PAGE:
A major issue that transcends the Freedom 251 is the issue of bandwidth quality and technological infrastructure in emerging markets, such as India. While an inexpensive mobile phone helps people obtain a smartphone device, to fully realize its capabilities and enjoy all it has to offer, consumers need to be able to afford data consumption charges as well as to have an internet connection of adequate quality so as to be able to receive and consume digital services without interruptions.

A majority of mobile users in India cite high costs as a major reason for which they are not adopting wireless internet – an important pain point for smartphone companies to keep in mind. For example, to enjoy certain digital services with rich media, consumers need to spend a considerable amount on data provided by mobile operators. Internet users in emerging markets tend to access the web via mobile connections (mobile modem or 3G) rather than Wi-Fi. Specifically, in India, fixed Wifi accounted for 41% of total IP traffic in 2014, with predictions to drop to 36% by 2019. That said, it becomes clear that consumers would be able to use digital services on inexpensive smartphones if they were offered, for example, a lite app version, or with reduced data charges.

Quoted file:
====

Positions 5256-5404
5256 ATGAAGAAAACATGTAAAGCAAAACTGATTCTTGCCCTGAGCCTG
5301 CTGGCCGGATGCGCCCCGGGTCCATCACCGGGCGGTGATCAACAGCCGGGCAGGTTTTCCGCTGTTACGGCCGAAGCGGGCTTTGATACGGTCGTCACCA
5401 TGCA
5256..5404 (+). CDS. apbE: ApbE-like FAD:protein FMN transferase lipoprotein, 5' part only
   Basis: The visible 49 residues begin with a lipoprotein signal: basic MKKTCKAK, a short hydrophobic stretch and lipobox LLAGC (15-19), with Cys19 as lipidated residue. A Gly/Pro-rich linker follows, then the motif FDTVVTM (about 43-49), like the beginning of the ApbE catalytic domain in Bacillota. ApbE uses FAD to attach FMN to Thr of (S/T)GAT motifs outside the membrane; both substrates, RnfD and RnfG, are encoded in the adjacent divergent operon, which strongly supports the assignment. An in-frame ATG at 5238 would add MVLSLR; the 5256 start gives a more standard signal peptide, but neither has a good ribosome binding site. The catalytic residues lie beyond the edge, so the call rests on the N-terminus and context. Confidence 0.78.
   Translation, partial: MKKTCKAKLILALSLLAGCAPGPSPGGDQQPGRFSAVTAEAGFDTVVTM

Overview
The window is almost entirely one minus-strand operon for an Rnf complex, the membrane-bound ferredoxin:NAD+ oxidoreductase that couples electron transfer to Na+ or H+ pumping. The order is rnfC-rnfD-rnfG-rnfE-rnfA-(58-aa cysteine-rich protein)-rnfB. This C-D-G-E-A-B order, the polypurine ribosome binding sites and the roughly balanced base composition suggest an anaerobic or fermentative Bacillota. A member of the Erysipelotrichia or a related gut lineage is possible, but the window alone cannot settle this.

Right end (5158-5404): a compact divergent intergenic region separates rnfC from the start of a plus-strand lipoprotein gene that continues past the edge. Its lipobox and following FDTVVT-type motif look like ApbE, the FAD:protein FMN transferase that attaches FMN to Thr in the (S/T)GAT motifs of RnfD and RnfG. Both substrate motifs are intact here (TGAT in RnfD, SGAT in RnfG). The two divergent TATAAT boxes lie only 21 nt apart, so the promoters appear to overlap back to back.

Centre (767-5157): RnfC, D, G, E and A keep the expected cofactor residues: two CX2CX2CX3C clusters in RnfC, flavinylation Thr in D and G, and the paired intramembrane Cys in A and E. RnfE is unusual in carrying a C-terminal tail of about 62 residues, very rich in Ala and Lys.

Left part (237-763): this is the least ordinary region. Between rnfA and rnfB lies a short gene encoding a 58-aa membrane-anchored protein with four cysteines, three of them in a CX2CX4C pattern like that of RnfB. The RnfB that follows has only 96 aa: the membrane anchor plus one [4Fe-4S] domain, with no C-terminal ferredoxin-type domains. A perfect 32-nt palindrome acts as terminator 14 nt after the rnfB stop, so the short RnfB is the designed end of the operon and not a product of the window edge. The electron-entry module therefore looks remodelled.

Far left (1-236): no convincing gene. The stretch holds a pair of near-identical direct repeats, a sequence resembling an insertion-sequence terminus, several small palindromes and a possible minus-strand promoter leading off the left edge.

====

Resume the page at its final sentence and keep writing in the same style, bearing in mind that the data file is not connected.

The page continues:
Further, Freedom 251 has a rather low internal memory and RAM capability, when compared to more advanced smartphones. This is likely to result in consumers not having an optimal experience with native apps that tend to consume a lot of RAM or require to be stored locally on the device. As such, brands offering digital services need to realize that such inexpensive phones, though they are labeled as a “smartphone”, do not have the extended capabilities of flagship devices. To reach consumers in emerging markets, brands need to be conscious of accessibility issues, and the fact that perhaps accessing digital services via the web through HTML5 mobisites, as opposed to via apps, is more suitable.